Breakfast with Jesus

Friday in the Octave of Easter
April 14, 2023

Today’s Readings:

Today, in God’s Lavish Mercy, we once again have readings sprinkled with the names of ancient people who lived in the immediate Resurrection light.

In our first reading from Acts:

After the crippled man had been cured,
while Peter and John were still speaking to the people,
the priests, the captain of the temple guard,
and the Sadducees confronted them,
disturbed that they were teaching the people
and proclaiming in Jesus the resurrection of the dead.

Acts 4:1-2
  • Peter and John, courageously, exuberantly sharing the Word
  • Annas, the retired but still influential high priest to whom Jesus was first brought when arrested
  • Caiaphas, the reigning high priest, who plotted to kill Jesus, condemned him for blasphemy, and sent him for judgment to Pilate
  • John and Alexander, less known priestly trainees, but known well enough to have their names recorded

Christ Before Caiaphas- Matthias Stom

In our Gospel, John names some of the group lolling along the beach one day. It’s interesting how he remembers and identifies them as he tells the story many years later:

  • Simon Peter – remembered with both his original and later Christ-given name
  • Thomas called Didymus – a name meaning “twin”, who was his twin and why is he never mentioned as a disciple?
  • Nathanael from Cana in Galilee – identified here by his home town of Cana. Had it been at his home, perhaps his wedding, that Christ’s first miracle occurred?
  • Zebedee’s sons – John, writer of the Gospel identifies himself and his brother (James) only by their relationship to their very influential father
  • two others of his disciples – what about these two? Why has John, who was there, conveniently forgotten their names? Were they women, whom custom often left unnamed and perhaps overlooked?

Breakfast with Jesus – C.Michael Dudash

These readings offer us rich opportunities to chose one of these people and sit with them as they condition their hearts to the overwhelming truth of the Resurrection.

How does each one respond to their redeemed reality? We have the same choice these ancient persons had. Do we:

  • live and preach the Good News by our choices, as Peter and John did?
  • resist its call to us like the high priests?
  • dive whole-heartedly toward Jesus like half-clad Peter?
  • surrender our doubts and finally believe like Thomas?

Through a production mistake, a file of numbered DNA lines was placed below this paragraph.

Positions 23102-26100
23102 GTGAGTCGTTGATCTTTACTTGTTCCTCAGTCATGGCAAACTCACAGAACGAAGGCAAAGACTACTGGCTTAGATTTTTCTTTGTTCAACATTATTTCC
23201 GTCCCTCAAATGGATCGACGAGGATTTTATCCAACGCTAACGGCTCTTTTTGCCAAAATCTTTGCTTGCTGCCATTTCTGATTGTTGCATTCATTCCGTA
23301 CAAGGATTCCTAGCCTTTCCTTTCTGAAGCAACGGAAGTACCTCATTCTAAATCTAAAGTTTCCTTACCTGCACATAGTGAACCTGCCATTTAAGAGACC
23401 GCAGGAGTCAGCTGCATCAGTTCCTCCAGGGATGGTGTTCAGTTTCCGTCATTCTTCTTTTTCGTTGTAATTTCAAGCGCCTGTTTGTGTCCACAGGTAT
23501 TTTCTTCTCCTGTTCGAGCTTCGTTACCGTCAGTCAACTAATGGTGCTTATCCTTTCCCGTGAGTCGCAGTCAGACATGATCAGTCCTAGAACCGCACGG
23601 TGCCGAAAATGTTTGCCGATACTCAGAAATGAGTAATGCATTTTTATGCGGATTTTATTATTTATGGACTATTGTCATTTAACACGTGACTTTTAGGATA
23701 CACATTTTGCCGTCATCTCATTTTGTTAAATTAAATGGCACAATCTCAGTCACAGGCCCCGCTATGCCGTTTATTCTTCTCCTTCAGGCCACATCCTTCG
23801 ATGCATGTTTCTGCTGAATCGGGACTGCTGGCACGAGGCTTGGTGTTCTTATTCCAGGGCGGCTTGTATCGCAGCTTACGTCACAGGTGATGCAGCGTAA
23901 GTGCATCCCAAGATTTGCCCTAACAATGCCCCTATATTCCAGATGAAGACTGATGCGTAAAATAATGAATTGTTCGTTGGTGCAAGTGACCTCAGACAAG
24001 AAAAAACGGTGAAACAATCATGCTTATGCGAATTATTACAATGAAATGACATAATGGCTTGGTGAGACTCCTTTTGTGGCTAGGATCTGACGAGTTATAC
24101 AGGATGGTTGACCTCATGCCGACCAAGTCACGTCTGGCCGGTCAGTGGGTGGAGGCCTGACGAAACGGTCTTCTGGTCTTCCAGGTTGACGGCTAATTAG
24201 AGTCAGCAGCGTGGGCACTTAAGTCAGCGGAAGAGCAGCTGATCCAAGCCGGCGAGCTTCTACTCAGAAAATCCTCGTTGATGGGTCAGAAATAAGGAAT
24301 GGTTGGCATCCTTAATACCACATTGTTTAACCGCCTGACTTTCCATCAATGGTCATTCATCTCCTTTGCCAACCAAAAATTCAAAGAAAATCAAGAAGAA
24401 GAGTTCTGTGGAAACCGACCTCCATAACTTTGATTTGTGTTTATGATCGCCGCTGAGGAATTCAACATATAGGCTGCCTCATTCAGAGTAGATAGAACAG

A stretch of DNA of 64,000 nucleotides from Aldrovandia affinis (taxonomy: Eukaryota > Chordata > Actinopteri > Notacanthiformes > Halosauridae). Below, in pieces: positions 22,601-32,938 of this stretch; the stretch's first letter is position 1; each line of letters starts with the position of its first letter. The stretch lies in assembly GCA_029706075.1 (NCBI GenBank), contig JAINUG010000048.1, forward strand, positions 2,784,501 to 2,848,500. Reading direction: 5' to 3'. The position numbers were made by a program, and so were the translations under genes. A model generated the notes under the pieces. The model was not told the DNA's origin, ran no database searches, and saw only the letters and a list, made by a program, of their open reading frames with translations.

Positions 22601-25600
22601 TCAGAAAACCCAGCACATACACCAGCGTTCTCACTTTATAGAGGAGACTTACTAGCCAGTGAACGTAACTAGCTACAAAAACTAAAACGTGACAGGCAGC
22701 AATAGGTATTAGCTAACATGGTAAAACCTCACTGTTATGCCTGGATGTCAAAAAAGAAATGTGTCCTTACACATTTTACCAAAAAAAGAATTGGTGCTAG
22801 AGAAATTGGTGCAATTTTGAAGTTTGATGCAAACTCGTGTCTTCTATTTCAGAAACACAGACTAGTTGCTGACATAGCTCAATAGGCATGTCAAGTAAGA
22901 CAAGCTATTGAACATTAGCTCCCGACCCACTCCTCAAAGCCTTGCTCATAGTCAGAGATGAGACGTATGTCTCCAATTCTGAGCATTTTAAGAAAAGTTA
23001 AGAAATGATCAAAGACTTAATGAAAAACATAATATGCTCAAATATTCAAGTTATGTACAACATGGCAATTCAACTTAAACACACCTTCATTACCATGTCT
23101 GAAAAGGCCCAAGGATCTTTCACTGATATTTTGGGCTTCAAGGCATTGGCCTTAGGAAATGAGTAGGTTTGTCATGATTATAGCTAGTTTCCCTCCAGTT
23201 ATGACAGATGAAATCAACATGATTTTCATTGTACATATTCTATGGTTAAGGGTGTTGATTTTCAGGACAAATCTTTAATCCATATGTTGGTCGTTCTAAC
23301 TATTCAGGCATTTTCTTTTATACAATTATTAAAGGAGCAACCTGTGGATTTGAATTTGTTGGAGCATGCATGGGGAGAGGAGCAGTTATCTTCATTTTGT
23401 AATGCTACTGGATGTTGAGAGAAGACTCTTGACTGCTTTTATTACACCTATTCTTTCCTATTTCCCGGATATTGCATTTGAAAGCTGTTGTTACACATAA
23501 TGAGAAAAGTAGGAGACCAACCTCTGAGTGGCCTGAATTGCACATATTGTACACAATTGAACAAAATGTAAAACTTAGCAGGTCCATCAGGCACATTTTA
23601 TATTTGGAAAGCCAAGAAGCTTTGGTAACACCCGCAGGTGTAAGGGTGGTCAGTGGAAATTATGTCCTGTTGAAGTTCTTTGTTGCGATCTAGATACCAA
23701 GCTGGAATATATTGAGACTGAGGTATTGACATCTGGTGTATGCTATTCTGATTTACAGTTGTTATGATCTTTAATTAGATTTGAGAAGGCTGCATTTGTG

• invite Jesus into our life, home and celebrations like Nathaniel may have?
  • realize how our elders have gifted us with faith and honor them as Zebedee’s sons did?

And what about the “two others of his disciples” left in the unnamed shadows of history? Perhaps we are more like them – quietly doing, praying, loving, hoping to respond with humble hearts to the Easter gift we have been given.

This morning, let’s sit beside Jesus and his barbecued fish to talk about it. Let’s listen to what he hopes for and loves in us.

Jesus said to them, “Come, have breakfast.”
And none of the disciples dared to ask him, “Who are you?”
because they realized it was the Lord.
Jesus came over and took the bread and gave it to them,
and in like manner the fish.
This was now the third time Jesus was revealed to his disciples
after being raised from the dead.

John 21:12-14

Poetry:  Jesus Makes Breakfast: A Poem about John 21:1-14 
– by Carol Penner, Mennonite pastor currently teaching theology at Conrad Grebel University College in Waterloo, Ontario.

I could smell that charcoal fire a long way off
while we were still rowing far from shore.
As we got closer I could smell the fish cooking,
I imagined I could hear it sizzling.
When you’re hungry, your mind works that way.

When the man by the fire called out asking us about our catch,
we held up the empty nets.
And his advice to throw the nets in once more
is something we might have ignored,
except for the smell of cooking fish…
this guy must know something  about catching fish!

The catch took our breath away;
never in my life have we pulled so many in one heave.
I was concentrating on the catch,
but John wasn’t even paying attention,
he was staring at the shore
as if his life depended on it.
Then he clutched my shoulder, crying,
“It is the Lord!”

Suddenly, everything came into focus,
the man, the catch, the voice,
and nothing could stop me,
I had to be with the Master.

There were no words at breakfast,
beyond, “Pass the fish,”
or “I’ll have a bit more bread.”
We sat there, eating our fill,
basking in the sunrise.
We didn’t have to say anything.
Jesus just smiled and served.

Music: Spend some time on that morning beach with Jesus:

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